We will discuss the variable settlement and cultural characteristics of the clusters through an analysis of the four maps.

True Believers

OK here is the quintessential polarization! Between areas of concentrated blue. Group D1 is mainly in large metropolitan cores, especially on the two coasts – the northeastern Megalopolis, and Los Angeles, San Francisco, Portland and Seattle, but also Chicago, Detroit, Minneapolis, plus a few ethnic minority areas, as along the border with Mexico, and noted in the table as metropolitan, high in minorities, and culturally progressive. Cluster D2 is smaller, non-metropolitan, majority minority, culturally moderate, and primarily with black, Hispanic or Native American settlement, but with a different sub-set of counties in Vermont, upstate New York, and in environmental recreation areas in the west. These tilt more progressive.

The contrast with the true believer Republican clusters is profound. R1 and R2 are the most conservative, mainly rural and non-metropolitan respectively, and tend to occupy the same areas, dominating huge portions of two realms: the western high plains from Texas to North Dakota, and the extended Mormon region, centered on Utah but stretching to neighboring states. In addition, there are  some added counties in Appalachia and into the south.  R3 counties are as conservative and also rural, and are found mainly in Appalachia, Missouri (Ozarks) and in a far north belt from the Dakotas to eastern Washington. These true believer red counties constitute over half of US counties, and almost half the territory, but have only 11 percent of the population.

The strongly Republican , yet less extreme counties have a very different geography. They do tend to occur together, embracing many smaller metropolitan areas, together with adjoining non-metro counties. They tend to be culturally moderate, and much more populous than the extreme R1 to R3 groups, with 68 million people, and as important to Republican margins. They are most prevalent across the west and “the north of Appalachian north ---  OH, IL, MI, IN, WI, MO, and MN --- than in metropolitan and suburban areas in the south, notably FL, NC, SC, LA, and TX, and then in the less or smaller metropolitan west.

The more balanced counties have 138 million people, and provided a small but critical margin for Obama in 2012, with 106 million in the D majority groups, and 32 million in the R majority groups.

The Republican majority balance group RD is rural and moderately conservative. They are most prevalent across the northern edge of the country from Maine to MI, WI, MN, and IA  to the Dakotas, a historically moderate area, with scattered exurban and rural areas in the west (mainly R carried) and scattered across the south from LA to VA (also mainly R carried)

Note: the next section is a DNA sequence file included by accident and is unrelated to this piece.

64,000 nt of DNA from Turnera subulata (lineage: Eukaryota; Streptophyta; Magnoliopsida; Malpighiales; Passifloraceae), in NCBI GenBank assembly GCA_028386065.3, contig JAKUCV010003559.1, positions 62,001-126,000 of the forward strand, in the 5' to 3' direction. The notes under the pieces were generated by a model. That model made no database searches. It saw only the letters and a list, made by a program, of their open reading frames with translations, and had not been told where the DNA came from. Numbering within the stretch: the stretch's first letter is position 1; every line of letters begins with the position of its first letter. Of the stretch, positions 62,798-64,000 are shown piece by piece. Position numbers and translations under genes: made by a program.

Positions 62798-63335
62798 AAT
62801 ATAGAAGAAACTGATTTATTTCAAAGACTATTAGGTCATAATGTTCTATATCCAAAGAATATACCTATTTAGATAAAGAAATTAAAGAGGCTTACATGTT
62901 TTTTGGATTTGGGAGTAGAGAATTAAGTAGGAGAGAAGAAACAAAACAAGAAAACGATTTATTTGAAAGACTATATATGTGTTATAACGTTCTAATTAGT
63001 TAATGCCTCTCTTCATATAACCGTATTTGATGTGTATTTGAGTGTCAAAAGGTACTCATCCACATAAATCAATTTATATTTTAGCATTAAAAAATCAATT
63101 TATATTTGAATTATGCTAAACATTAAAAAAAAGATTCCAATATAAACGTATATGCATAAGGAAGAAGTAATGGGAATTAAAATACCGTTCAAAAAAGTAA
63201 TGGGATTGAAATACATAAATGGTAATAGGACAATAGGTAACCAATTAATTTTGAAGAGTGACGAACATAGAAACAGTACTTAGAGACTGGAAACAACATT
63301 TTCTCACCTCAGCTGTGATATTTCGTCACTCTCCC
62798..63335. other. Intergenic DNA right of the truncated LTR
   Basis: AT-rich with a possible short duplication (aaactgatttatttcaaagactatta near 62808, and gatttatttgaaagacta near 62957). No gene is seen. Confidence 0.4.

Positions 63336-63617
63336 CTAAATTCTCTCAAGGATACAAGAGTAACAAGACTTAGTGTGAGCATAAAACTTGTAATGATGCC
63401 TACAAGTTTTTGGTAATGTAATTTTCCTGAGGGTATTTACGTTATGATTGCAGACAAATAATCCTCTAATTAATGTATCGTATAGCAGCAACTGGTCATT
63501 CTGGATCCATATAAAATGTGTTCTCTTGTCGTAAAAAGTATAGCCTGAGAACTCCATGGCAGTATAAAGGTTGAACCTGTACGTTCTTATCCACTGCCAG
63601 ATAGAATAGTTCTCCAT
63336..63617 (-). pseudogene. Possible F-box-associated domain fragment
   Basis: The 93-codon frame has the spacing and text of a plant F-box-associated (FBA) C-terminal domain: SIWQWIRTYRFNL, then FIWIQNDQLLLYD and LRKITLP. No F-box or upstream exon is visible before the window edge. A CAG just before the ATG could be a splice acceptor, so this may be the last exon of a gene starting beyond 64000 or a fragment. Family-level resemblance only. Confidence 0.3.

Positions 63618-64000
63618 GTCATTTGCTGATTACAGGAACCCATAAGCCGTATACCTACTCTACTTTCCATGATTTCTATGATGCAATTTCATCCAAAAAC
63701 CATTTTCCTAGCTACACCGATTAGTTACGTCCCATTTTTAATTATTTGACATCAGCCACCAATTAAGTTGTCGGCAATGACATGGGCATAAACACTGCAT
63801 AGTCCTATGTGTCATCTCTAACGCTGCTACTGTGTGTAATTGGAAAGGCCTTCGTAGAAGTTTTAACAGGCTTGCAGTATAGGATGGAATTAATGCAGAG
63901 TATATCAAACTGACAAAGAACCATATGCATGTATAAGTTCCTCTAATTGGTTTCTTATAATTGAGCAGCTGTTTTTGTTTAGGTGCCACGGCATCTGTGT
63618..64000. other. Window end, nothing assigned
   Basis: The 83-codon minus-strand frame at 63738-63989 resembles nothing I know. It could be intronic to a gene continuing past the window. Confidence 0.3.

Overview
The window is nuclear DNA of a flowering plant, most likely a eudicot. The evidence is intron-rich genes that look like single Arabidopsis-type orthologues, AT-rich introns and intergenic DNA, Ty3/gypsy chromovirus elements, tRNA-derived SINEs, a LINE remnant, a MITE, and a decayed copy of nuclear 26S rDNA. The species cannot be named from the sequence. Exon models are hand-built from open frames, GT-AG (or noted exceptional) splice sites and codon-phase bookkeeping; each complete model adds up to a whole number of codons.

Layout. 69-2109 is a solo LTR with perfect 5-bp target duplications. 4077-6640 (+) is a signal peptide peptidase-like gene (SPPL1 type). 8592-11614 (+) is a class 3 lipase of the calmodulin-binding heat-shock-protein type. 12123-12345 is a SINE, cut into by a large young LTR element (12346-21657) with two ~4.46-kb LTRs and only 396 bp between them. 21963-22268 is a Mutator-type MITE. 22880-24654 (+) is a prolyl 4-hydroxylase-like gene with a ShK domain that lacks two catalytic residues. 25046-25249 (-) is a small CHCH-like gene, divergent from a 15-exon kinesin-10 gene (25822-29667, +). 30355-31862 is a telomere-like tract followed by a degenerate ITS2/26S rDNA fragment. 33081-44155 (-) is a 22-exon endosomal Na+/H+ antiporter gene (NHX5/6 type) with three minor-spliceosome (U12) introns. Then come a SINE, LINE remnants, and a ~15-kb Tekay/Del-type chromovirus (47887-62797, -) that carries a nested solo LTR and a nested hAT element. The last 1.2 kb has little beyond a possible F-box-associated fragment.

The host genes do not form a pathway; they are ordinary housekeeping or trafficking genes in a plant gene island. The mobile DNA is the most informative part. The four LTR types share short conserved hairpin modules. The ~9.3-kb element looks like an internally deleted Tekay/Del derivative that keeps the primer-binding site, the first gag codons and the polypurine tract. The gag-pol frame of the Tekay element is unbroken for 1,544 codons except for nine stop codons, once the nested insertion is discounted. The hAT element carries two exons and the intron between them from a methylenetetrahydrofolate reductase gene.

The Democratic majority balanced groups D4 and D3 are quite varied, almost a prototype of the US average! The D3 counties are mainly non-metropolitan, and moderate to progressive. The D and R carried counties tend to be intermingled. These counties are most prevalent in the “old” north from MN and IA to northern New England, but also fairly common in the Rockies and along the Pacific coast. Many of these counties were and even still are resource-oriented, and many have become exurban professional and/or environmental amenity dependent (CO, CA, WA, ID, NM, ME, NH).  

The D4 group is larger and less dominantly Democrat carried. It is mainly larger metropolitan and culturally progressive, but not as strongly Democratic as the D1 counties. The difference is that many are smaller, often “satellite” metropolitan areas, or suburban-exurban counties, as along the Pacific coast, in Florida and Megalapolis. Many were counties that were historically Republican but have become increasingly socially liberal,   experiencing declines in the Republican margins. Notable are big areas like San Diego, Riverside-San Bernardino, Phoenix, Dallas, Houston, suburban Denver, and suburban-exurban NJ, NY, and CT.

The balanced counties would seem difficult for a very conservative “Tea party” candidate, and good for Hilary Clinton, but could possibly revert to Republican with a more mainstream candidate. Thus it is premature to write off the long term Republican prospects. Both parties have a long history of decline and resurgence.  If mainstream Republican leaders can restrain the extreme conservatives, then there is at least some prospect of a serious realignment, with perhaps four parties for a transition period, the Tea Party, a Business party, a Green party (progressive environmentalists), historically liberal Republican, and dare I hope, a (social) Democratic party? Bring back economics and this could happen.

Richard Morrill is Professor Emeritus of Geography and Environmental Studies, University of Washington. His research interests include: political geography (voting behavior, redistricting, local governance), population/demography/settlement/migration, urban geography and planning, urban transportation (i.e., old fashioned generalist).

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migration trends

This suggests that liberals can't survive on their own. They have to be looting or mooching and then when they have bankrupted one area, they follow to the next, free market, soon to be destroyed area.